Earning money that can be put in the bank is always a good idea and the money earned at an off-campus job can be put towards college costs just as funds from a campus job or work-study can. Bosses at jobs off-campus are sometimes less understanding of a student’s college schedule but this can often be worked out with one’s employer since businesses surrounding college campuses get many student applicants. There is also the matter of transportation, which can be an issue for students without their own cars.

Whether you decide to work on or off of your college campus, finding one isn’t really that difficult. For jobs at school, consult an on-campus career counselor who can guide you in the right direction; you can also check with your department head for a major-related position. Otherwise, search around campus for nearby shops and restaurants – if you take the time to walk in and ask for an application, the result could prove quite beneficial to your college experience!

Melissa Garrett is a sophomore at Chatham University majoring in creative writing with minors in music and business. She works as a resident assistant and is currently in the process of self-publishing several of her books. She also serves as the president of Chatham’s LGBT organization and enjoys political activism. Melissa’s ultimate goal is to become a college professor herself.


Comments

The Importance of Student Email

by Veronica Gonzalez

In today’s age, professors and students are communicating with each other more than ever thanks to student email. Now, you may think that it’s pointless to have a school email if you already have a personal email; however, there will be some points that you must use this account, no matter how boring or extra it may seem.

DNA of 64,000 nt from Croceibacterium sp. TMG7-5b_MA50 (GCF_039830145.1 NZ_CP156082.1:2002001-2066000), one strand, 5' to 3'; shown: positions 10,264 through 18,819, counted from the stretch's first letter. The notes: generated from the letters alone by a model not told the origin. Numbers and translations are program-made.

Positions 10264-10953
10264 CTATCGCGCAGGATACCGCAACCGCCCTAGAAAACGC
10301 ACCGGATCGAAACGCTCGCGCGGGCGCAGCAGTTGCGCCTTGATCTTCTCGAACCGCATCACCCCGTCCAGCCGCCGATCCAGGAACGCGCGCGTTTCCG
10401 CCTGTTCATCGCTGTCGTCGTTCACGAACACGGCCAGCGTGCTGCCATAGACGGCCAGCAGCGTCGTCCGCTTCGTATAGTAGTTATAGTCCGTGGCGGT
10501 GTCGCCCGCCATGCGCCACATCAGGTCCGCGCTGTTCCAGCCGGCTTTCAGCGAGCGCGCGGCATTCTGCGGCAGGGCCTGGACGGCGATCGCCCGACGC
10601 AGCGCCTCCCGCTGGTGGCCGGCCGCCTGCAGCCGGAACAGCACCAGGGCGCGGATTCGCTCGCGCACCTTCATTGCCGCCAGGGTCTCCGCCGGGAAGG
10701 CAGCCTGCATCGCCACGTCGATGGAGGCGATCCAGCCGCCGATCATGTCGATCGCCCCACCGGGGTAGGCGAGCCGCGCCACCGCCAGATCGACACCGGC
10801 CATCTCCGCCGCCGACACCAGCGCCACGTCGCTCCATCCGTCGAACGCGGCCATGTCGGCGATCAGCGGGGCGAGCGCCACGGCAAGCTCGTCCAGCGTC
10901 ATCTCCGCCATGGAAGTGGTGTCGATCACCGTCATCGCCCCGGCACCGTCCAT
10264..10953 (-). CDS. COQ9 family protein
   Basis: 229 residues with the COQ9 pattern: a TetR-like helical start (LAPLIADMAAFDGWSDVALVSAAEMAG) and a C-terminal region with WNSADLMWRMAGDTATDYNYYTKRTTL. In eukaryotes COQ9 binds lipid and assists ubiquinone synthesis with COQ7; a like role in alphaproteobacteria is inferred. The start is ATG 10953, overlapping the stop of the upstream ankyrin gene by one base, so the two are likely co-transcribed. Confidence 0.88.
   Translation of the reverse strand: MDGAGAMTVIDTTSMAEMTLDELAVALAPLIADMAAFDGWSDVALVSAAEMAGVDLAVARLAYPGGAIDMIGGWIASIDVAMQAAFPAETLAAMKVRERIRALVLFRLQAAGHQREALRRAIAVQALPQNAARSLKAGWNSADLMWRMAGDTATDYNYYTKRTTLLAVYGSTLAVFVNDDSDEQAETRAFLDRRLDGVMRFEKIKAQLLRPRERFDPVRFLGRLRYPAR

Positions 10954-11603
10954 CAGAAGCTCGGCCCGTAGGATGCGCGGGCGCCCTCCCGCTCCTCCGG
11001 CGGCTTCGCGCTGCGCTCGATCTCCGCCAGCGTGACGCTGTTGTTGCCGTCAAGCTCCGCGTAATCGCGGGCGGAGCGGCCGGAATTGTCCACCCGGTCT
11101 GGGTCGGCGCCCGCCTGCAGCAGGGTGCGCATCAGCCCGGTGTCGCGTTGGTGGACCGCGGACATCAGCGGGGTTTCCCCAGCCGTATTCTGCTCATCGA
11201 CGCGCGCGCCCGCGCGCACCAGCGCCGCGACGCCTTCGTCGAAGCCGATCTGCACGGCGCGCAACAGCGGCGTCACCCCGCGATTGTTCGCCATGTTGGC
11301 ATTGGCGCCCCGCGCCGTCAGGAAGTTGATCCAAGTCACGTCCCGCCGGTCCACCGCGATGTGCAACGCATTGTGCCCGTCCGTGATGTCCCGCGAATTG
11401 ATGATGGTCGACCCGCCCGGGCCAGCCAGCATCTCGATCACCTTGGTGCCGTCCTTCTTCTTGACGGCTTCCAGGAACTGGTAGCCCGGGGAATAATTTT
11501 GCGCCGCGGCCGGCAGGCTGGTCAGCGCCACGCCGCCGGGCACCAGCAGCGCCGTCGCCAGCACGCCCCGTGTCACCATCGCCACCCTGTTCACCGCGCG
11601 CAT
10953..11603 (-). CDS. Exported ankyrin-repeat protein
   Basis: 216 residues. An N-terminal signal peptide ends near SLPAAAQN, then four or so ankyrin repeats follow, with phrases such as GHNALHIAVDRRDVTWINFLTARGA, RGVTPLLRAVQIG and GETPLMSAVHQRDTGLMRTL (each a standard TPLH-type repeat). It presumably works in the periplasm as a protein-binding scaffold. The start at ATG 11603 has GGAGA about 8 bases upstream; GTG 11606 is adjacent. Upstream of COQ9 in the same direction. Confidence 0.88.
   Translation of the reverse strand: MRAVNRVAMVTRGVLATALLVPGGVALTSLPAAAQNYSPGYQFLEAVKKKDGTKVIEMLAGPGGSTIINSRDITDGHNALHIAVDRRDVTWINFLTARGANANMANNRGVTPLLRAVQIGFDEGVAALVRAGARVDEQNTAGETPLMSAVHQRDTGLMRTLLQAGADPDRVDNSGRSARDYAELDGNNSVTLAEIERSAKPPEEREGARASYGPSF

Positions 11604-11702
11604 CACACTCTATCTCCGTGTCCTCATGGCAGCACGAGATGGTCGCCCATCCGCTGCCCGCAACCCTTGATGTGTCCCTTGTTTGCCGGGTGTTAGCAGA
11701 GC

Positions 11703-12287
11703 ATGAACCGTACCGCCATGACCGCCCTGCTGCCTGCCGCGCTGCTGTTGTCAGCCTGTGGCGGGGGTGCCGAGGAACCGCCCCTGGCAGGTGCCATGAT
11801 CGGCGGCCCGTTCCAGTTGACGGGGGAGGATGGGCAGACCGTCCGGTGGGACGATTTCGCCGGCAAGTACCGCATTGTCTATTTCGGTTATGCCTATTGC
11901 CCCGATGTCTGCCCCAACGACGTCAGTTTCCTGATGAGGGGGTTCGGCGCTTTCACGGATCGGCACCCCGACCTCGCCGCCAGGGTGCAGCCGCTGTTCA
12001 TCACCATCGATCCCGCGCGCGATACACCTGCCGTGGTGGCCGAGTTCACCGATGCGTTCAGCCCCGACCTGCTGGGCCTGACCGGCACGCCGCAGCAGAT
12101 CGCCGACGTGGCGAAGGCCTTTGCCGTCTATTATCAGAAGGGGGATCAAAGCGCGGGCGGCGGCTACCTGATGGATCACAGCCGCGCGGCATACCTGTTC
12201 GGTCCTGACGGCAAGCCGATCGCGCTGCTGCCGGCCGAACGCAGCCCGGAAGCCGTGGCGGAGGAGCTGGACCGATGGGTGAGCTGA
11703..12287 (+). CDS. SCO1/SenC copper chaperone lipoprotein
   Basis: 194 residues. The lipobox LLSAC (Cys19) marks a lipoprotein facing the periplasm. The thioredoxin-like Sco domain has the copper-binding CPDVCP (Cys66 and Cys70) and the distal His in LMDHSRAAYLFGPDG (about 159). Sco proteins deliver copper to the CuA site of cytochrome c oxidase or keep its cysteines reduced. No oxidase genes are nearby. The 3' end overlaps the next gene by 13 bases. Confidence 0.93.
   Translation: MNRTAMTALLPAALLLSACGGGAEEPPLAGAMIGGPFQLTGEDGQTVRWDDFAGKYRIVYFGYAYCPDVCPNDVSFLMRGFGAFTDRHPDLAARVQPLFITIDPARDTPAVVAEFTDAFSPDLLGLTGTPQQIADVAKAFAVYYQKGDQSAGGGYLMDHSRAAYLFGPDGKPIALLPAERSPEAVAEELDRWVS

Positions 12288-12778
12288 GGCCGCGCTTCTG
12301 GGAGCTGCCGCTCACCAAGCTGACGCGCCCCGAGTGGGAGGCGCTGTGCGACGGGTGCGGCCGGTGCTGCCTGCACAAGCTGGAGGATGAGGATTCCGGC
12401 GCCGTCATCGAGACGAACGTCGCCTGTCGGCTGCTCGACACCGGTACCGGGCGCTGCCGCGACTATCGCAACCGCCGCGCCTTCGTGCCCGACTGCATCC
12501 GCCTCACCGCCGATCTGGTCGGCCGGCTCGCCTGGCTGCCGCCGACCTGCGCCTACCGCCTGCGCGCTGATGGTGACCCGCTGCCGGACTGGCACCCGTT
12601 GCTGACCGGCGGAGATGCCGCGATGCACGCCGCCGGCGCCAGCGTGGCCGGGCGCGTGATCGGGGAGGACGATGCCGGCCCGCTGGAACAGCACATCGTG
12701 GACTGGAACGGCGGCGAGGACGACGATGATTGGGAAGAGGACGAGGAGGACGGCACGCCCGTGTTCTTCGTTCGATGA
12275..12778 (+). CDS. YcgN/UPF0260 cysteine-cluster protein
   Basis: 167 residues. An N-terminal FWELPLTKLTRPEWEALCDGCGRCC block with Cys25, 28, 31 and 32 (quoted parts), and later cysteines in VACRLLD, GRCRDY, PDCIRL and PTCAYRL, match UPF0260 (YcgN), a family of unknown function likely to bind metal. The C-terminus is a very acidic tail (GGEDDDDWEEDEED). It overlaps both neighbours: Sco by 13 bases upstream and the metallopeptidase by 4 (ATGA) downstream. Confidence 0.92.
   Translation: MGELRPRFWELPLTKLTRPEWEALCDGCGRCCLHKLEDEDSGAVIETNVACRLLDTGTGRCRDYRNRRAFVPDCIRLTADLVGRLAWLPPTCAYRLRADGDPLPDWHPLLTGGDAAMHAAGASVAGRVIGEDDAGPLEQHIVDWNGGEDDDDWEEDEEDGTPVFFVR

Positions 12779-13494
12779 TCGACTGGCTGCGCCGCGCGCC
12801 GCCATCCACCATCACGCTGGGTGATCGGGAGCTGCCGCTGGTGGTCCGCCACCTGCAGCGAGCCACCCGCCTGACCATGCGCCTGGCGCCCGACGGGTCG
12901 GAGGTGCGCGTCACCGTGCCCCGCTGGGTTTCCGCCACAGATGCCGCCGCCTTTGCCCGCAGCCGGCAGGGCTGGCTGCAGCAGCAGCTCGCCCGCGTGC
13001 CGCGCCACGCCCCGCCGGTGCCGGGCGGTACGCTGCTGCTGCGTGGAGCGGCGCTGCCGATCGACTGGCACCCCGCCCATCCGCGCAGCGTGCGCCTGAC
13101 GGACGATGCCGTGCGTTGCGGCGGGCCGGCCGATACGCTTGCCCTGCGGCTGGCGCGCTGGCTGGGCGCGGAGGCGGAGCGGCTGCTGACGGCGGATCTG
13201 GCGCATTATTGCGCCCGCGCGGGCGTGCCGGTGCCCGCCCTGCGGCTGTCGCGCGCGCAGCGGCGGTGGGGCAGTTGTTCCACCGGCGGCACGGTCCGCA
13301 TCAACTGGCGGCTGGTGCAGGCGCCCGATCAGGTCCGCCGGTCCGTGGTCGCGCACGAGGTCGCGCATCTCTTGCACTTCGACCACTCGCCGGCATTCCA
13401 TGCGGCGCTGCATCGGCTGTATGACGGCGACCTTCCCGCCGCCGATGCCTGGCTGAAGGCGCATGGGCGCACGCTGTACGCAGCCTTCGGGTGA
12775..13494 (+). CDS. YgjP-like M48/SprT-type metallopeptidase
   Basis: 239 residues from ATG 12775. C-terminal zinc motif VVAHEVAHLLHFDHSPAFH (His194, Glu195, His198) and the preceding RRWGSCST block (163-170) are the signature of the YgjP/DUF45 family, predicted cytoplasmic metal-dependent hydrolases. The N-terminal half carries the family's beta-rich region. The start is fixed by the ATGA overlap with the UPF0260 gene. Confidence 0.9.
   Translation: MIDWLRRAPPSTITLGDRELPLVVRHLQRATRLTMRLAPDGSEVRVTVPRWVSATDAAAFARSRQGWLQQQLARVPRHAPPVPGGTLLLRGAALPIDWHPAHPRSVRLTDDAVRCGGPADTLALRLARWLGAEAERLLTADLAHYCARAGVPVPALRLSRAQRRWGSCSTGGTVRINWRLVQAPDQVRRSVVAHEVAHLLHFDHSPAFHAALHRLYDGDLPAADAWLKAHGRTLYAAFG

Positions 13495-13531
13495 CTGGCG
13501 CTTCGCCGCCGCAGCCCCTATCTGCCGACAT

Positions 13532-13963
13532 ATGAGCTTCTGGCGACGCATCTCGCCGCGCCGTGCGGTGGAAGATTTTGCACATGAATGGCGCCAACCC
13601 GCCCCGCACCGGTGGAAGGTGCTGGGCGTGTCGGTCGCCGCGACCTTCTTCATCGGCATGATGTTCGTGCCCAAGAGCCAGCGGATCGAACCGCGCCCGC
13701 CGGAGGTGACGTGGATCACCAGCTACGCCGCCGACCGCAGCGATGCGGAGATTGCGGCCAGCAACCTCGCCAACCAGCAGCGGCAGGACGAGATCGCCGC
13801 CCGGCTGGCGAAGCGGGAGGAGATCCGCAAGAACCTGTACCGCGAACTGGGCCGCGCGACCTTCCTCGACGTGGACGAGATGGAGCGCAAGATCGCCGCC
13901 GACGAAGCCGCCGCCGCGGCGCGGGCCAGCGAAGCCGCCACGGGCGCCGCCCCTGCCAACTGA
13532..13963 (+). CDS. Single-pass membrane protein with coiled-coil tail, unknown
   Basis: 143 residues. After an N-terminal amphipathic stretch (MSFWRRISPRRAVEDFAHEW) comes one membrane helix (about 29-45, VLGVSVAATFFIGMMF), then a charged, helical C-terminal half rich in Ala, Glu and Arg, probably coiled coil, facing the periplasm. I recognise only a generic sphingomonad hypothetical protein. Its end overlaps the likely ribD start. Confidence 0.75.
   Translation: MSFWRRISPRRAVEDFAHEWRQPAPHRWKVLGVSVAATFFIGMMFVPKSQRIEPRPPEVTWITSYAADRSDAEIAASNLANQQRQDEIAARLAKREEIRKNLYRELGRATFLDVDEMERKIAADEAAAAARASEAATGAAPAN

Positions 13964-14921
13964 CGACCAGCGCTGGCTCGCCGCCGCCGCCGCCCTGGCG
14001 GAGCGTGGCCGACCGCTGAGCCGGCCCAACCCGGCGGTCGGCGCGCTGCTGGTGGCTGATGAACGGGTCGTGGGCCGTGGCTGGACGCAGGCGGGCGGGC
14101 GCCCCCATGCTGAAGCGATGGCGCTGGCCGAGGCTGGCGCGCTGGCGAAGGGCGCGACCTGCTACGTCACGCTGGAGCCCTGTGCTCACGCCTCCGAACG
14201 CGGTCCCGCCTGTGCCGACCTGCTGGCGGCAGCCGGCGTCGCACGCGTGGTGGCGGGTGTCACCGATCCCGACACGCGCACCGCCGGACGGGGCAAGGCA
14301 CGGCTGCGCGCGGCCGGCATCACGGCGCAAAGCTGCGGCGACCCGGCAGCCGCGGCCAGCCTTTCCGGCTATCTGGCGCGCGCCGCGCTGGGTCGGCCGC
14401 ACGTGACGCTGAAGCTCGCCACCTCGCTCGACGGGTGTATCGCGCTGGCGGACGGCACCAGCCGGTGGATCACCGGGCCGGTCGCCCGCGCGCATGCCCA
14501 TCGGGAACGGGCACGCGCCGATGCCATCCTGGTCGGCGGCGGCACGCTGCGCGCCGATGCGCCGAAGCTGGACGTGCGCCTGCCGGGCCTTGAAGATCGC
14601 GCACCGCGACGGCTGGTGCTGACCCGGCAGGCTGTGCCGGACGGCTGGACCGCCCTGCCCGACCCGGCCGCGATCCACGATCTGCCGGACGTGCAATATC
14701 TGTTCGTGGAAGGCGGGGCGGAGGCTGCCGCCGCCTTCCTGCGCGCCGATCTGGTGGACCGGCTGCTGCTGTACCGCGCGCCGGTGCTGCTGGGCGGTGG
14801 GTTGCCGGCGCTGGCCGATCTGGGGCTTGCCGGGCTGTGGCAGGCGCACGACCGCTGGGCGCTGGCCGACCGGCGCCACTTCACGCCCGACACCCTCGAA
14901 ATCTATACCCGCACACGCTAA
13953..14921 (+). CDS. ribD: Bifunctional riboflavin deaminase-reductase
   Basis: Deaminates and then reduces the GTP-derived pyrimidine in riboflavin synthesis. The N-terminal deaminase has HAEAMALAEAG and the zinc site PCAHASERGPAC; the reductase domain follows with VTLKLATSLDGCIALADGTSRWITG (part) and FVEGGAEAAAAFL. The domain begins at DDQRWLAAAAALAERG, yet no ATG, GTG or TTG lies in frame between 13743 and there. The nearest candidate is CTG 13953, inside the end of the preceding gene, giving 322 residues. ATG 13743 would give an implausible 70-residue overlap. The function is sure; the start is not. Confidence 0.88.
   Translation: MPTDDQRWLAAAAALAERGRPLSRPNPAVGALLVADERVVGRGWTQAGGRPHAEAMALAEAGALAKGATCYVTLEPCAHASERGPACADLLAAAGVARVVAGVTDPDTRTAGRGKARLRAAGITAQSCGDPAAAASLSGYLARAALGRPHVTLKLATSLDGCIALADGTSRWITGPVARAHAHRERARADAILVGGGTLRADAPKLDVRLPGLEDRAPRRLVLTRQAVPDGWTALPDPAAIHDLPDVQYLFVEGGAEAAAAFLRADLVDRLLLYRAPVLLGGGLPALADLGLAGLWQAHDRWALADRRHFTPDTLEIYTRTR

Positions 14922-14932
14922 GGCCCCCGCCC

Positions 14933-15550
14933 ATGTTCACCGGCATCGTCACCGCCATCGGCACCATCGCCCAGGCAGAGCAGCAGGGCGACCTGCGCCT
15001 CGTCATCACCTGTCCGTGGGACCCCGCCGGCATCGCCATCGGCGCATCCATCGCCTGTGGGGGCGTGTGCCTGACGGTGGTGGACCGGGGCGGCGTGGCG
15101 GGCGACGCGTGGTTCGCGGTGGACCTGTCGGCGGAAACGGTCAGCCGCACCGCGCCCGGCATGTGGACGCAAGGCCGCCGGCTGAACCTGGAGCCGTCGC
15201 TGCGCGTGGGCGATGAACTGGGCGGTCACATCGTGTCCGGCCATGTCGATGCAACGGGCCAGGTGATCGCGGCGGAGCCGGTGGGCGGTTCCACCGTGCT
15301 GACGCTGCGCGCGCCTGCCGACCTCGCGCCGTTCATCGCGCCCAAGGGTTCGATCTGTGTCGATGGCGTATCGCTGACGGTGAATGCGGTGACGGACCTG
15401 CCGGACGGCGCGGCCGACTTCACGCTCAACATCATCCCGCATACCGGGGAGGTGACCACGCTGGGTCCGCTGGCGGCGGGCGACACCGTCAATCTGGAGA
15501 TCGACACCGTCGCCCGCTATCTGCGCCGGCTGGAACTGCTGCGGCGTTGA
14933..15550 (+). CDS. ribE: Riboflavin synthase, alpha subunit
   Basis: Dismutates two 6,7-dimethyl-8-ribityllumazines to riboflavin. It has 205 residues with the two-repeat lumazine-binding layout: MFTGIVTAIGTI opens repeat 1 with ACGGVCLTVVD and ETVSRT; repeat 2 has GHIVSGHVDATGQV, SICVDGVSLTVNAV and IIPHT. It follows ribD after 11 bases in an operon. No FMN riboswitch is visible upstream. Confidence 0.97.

As a college student, some of your priorities are to have a student email and to be up-to-date with that account. Teachers will expect you to communicate with them via student email throughout your time in college. (For example, a teacher will most likely have you email the homework to them via school email.)

Furthermore, remember the phrase “Don’t be a square”? The same rules apply to your student email because it keeps you in the loop of what’s going on at your school. It’s highly likely that student mentors and/or faculty members may contact you about certain events that are happening so if there’s a social, a spectacular celebration or pep rally for homecoming coming up, you’ll know about it via email. Plus, students/teachers may also contact you about stuff that needs public attention (ex. emergencies, deadlines, etc.). In a sense, knowing about important alerts can help you stay safe physically and academically.

So if your professor or school adviser introduces you to your student email, don’t be afraid to embrace it. Your email from school can help you in many ways, as it could be your greatest asset when it comes to communication and schoolwork in the ever-evolving world of college.

Veronica Gonzalez is a rising junior at the University of the Incarnate Word in San Antonio, Texas. Her current major is English and she plans to pursue a bachelor’s degree in this field. She served as the vice president of the UIW chapter of Alpha Lambda Delta from 2012 to 2013 and she returns as a junior delegate in the fall of 2013. Her dreams are to publish novels and possibly go into teaching in the field of English.


Comments

Pre-Semester Planning and Preparation

by Chelsea Slaughter

It’s almost time to start a new semester and getting a good head start on planning will make for a great and successful one. The more you prepare yourself, the smoother the transition will be so here are a few tips on how to prep before the fall semester begins: